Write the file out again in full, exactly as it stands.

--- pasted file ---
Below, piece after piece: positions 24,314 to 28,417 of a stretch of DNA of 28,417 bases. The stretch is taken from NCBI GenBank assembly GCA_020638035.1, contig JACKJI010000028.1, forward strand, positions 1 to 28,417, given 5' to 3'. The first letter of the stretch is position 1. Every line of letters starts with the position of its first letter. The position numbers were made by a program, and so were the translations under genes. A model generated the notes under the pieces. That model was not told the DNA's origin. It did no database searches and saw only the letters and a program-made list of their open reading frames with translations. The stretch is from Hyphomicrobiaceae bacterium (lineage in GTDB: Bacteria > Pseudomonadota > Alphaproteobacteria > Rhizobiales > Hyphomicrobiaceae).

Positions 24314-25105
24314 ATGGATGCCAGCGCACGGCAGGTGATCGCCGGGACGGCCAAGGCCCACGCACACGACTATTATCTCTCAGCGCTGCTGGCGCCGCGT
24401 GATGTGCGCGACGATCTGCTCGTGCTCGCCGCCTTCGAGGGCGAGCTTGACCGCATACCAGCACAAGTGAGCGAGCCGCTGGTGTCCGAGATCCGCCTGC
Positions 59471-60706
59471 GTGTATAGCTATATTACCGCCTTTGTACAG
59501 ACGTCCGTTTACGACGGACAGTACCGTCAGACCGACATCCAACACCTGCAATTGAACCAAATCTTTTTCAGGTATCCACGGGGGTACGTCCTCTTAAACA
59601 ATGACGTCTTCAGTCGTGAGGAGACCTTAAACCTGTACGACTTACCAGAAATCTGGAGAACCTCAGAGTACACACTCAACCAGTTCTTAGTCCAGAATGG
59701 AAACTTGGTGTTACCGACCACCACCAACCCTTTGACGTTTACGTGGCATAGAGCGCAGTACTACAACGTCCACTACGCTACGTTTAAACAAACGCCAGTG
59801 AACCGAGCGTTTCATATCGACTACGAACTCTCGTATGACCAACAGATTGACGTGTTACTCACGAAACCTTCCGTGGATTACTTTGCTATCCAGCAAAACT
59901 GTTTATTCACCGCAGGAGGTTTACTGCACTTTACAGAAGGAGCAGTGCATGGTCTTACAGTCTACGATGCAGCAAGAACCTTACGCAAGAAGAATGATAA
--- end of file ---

Below, piece after piece: positions 24,314 to 28,417 of a stretch of DNA of 28,417 bases. The stretch is taken from NCBI GenBank assembly GCA_020638035.1, contig JACKJI010000028.1, forward strand, positions 1 to 28,417, given 5' to 3'. The first letter of the stretch is position 1. Every line of letters starts with the position of its first letter. The position numbers were made by a program, and so were the translations under genes. A model generated the notes under the pieces. That model was not told the DNA's origin. It did no database searches and saw only the letters and a program-made list of their open reading frames with translations. The stretch is from Hyphomicrobiaceae bacterium (lineage in GTDB: Bacteria > Pseudomonadota > Alphaproteobacteria > Rhizobiales > Hyphomicrobiaceae).

Positions 24314-25105
24314 ATGGATGCCAGCGCACGGCAGGTGATCGCCGGGACGGCCAAGGCCCACGCACACGACTATTATCTCTCAGCGCTGCTGGCGCCGCGT
24401 GATGTGCGCGACGATCTGCTCGTGCTCGCCGCCTTCGAGGGCGAGCTTGACCGCATACCAGCACAAGTGAGCGAGCCGCTGGTGTCCGAGATCCGCCTGC
Positions 59471-60706
59471 GTGTATAGCTATATTACCGCCTTTGTACAG
59501 ACGTCCGTTTACGACGGACAGTACCGTCAGACCGACATCCAACACCTGCAATTGAACCAAATCTTTTTCAGGTATCCACGGGGGTACGTCCTCTTAAACA
59601 ATGACGTCTTCAGTCGTGAGGAGACCTTAAACCTGTACGACTTACCAGAAATCTGGAGAACCTCAGAGTACACACTCAACCAGTTCTTAGTCCAGAATGG
59701 AAACTTGGTGTTACCGACCACCACCAACCCTTTGACGTTTACGTGGCATAGAGCGCAGTACTACAACGTCCACTACGCTACGTTTAAACAAACGCCAGTG
59801 AACCGAGCGTTTCATATCGACTACGAACTCTCGTATGACCAACAGATTGACGTGTTACTCACGAAACCTTCCGTGGATTACTTTGCTATCCAGCAAAACT
59901 GTTTATTCACCGCAGGAGGTTTACTGCACTTTACAGAAGGAGCAGTGCATGGTCTTACAGTCTACGATGCAGCAAGAACCTTACGCAAGAAGAATGATAA